CARRYING a baby is no easy feat and your body is put through its paces, changing shape and size, often leaving mums-to-be exhausted.
At the very least pregnant women should expect to receive sympathy over any weight gain, particularly from a midwife, but Charlie Del Guercio experienced quite the opposite.
The full-time mum-of-three, 41, from West Wickham, Bromley claims she was fat-shamed by her own midwife.
Here Charlie, who lives with her children Alfie, 10, Orlando, nine and Luna, four, with husband Antonio, 44, a sales manager reveals her horrifying experience that left her in tears…
“My first son was only nine months old when I fell pregnant with my second. It happened very quickly so I still hadn’t lost all of my pregnancy weight.
I’ve always been slim and weighed 9st before having kids. I was 11st at my first midwife appointment, a size 12.
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The first thing my midwife said after weighing me was ‘you should join Slimming World – you know you can do it while you’re pregnant?’
It was out of the blue. I was shocked and taken aback, that was the last thing on my mind. She continued to tell me how much weight women gained on average during pregnancy.
She said ‘that will push you into the overweight BMI, then you’ll be at risk of gestational diabetes, your labour will be more complicated and you’ll be more likely to have caesarean’.
The implication was ‘you’re putting your baby at risk’. I came out crying and dreaded every appointment with her, because I knew she was going to keep raising my weight.
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My BMI at the time was 24.7, which was teetering on the edge of the overweight bracket at 25. Throughout my pregnancy, my midwife kept calling me ‘obese’, even though I wasn’t.
She even questioned my urine tests, which would come back fine, saying ‘you’re a prime candidate for gestational diabetes, you must have it’. She was convinced there would be something wrong with me.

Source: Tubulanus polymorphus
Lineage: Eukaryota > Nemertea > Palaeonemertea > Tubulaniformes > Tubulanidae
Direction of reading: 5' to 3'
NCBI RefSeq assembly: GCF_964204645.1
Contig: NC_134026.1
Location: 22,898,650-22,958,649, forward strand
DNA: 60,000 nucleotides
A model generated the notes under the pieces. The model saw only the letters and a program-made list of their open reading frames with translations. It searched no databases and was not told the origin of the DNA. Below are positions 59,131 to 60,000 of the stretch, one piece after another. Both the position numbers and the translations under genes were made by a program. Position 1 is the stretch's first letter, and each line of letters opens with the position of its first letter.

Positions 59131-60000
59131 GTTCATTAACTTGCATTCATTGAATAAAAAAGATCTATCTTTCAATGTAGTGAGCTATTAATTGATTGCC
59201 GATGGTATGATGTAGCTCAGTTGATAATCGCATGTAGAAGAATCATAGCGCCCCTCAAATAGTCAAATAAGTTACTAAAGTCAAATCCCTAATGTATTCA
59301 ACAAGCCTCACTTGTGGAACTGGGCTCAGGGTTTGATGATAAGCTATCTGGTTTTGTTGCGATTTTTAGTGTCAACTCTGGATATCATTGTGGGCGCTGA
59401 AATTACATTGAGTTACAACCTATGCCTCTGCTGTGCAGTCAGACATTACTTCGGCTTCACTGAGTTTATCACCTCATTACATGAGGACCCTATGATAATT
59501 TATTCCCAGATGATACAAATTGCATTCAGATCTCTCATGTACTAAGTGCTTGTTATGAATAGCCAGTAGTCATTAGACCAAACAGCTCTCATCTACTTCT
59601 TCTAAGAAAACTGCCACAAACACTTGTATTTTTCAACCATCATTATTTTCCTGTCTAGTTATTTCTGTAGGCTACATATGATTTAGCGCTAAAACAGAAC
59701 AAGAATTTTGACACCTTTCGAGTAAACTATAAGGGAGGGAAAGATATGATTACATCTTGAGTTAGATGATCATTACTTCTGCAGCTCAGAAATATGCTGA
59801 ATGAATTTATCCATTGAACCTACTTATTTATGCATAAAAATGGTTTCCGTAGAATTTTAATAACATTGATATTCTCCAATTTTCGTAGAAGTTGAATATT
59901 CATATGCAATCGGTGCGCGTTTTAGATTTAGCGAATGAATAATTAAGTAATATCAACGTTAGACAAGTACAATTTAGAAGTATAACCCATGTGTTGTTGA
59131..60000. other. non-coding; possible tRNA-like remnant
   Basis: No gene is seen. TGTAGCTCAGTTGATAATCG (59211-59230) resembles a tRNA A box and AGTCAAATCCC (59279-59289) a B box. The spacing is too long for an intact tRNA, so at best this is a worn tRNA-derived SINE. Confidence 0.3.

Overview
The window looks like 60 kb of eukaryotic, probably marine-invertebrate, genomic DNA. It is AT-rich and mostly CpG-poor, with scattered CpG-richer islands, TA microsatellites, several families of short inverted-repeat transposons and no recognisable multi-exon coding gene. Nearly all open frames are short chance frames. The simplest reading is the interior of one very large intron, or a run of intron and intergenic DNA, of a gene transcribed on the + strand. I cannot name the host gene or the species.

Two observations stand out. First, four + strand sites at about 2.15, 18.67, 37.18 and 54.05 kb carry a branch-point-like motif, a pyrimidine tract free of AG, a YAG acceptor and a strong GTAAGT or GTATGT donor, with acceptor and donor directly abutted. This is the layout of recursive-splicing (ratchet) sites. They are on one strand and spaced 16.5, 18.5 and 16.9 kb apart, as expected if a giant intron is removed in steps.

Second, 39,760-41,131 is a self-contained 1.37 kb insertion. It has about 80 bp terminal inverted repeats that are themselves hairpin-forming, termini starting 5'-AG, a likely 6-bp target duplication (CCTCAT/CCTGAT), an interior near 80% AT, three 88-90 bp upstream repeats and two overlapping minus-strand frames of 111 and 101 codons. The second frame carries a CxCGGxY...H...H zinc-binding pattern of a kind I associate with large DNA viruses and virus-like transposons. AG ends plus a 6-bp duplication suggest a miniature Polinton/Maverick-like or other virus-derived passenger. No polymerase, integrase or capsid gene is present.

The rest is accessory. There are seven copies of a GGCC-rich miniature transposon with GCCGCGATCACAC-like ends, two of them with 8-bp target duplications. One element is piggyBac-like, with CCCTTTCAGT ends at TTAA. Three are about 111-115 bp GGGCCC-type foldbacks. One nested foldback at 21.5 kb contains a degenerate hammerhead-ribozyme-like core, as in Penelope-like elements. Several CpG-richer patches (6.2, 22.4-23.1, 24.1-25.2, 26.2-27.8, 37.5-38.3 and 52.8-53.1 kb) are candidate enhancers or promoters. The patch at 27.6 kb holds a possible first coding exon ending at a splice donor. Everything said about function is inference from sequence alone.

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It all felt so unnecessary. Had she said factually ‘these are the added risks of being overweight’ it would have been fine, but she was so rude.
When I gave birth to Orlando, he weighed 9lb 10oz because he was 13 days late. I was induced and there were no other problems, so we went home the next day.
I understand they have to inform you of risk but there is a way to talk to people.''
I’m a healthy person who exercises three to four times-a-week. Although I still had some pregnancy weight to lose, I was eating healthily and had started exercise classes.
I understand they have to inform you of the risks but there is a way to talk to people. You feel vulnerable when you’re pregnant, my first labour was traumatic so I was already worried about giving birth and didn’t need her adding to my stress.
No-one should have to dread their midwife appointments. My third pregnancy was with a different midwife who was wonderful, even though I still weighed 11st.
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They need to think about how they speak to people. Don’t judge, be kind, have some empathy. You can tell someone facts without making a personal attack.”
A spokesperson for the Princess Royal University Hospital said: “We are sorry to hear about Ms Del Guercio’s concerns from nine years ago. Our teams discuss with women the importance of a healthy diet in pregnancy, and staff are trained to address weight-related issues in a sensitive and supportive manner. We would not want anyone to ever feel they were not treated with dignity and kindness.”
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